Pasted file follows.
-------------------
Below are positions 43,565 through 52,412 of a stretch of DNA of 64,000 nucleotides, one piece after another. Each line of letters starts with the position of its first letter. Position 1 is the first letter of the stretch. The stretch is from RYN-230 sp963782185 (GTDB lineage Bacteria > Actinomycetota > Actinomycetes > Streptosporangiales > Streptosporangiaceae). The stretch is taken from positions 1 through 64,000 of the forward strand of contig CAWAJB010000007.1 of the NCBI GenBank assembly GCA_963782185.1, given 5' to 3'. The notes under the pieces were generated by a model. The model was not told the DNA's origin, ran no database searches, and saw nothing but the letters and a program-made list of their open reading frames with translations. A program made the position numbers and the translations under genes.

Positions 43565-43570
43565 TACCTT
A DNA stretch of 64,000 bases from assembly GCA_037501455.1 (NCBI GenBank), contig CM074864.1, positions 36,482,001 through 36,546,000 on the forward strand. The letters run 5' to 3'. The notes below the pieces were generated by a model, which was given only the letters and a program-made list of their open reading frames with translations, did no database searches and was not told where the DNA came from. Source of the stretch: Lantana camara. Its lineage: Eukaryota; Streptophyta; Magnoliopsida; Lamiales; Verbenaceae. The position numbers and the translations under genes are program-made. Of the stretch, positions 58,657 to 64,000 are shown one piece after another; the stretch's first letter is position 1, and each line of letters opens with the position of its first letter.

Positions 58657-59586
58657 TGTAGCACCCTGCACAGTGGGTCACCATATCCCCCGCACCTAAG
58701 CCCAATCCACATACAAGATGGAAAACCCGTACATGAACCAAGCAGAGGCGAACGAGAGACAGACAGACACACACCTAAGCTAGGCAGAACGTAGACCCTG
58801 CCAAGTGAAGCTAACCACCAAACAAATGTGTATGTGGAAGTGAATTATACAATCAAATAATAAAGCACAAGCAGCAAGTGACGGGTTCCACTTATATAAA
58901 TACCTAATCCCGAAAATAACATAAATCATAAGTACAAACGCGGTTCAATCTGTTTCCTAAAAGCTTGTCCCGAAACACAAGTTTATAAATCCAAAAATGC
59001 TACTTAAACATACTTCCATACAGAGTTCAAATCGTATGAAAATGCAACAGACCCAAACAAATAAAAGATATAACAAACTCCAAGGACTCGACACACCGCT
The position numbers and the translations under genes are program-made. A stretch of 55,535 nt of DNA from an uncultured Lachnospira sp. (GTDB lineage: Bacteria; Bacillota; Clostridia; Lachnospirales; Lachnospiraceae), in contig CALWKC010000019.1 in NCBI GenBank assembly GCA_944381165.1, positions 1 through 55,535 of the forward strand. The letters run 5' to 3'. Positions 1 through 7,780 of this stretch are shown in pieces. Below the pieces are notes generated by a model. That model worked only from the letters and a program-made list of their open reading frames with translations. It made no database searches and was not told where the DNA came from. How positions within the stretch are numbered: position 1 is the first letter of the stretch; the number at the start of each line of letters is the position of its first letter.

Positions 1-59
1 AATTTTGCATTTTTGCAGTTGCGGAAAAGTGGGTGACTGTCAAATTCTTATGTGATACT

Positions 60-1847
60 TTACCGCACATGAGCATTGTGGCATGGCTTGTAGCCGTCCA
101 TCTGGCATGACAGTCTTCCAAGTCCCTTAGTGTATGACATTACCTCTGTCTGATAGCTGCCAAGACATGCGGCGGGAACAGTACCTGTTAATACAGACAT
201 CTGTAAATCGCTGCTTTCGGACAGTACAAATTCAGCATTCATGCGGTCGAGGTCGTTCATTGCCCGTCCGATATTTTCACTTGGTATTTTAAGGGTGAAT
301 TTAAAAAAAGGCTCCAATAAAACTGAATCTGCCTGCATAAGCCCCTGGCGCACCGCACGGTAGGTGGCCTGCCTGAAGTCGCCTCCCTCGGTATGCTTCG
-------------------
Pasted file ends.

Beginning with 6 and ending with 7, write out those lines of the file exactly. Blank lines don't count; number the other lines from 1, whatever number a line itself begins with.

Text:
58657 TGTAGCACCCTGCACAGTGGGTCACCATATCCCCCGCACCTAAG
58701 CCCAATCCACATACAAGATGGAAAACCCGTACATGAACCAAGCAGAGGCGAACGAGAGACAGACAGACACACACCTAAGCTAGGCAGAACGTAGACCCTG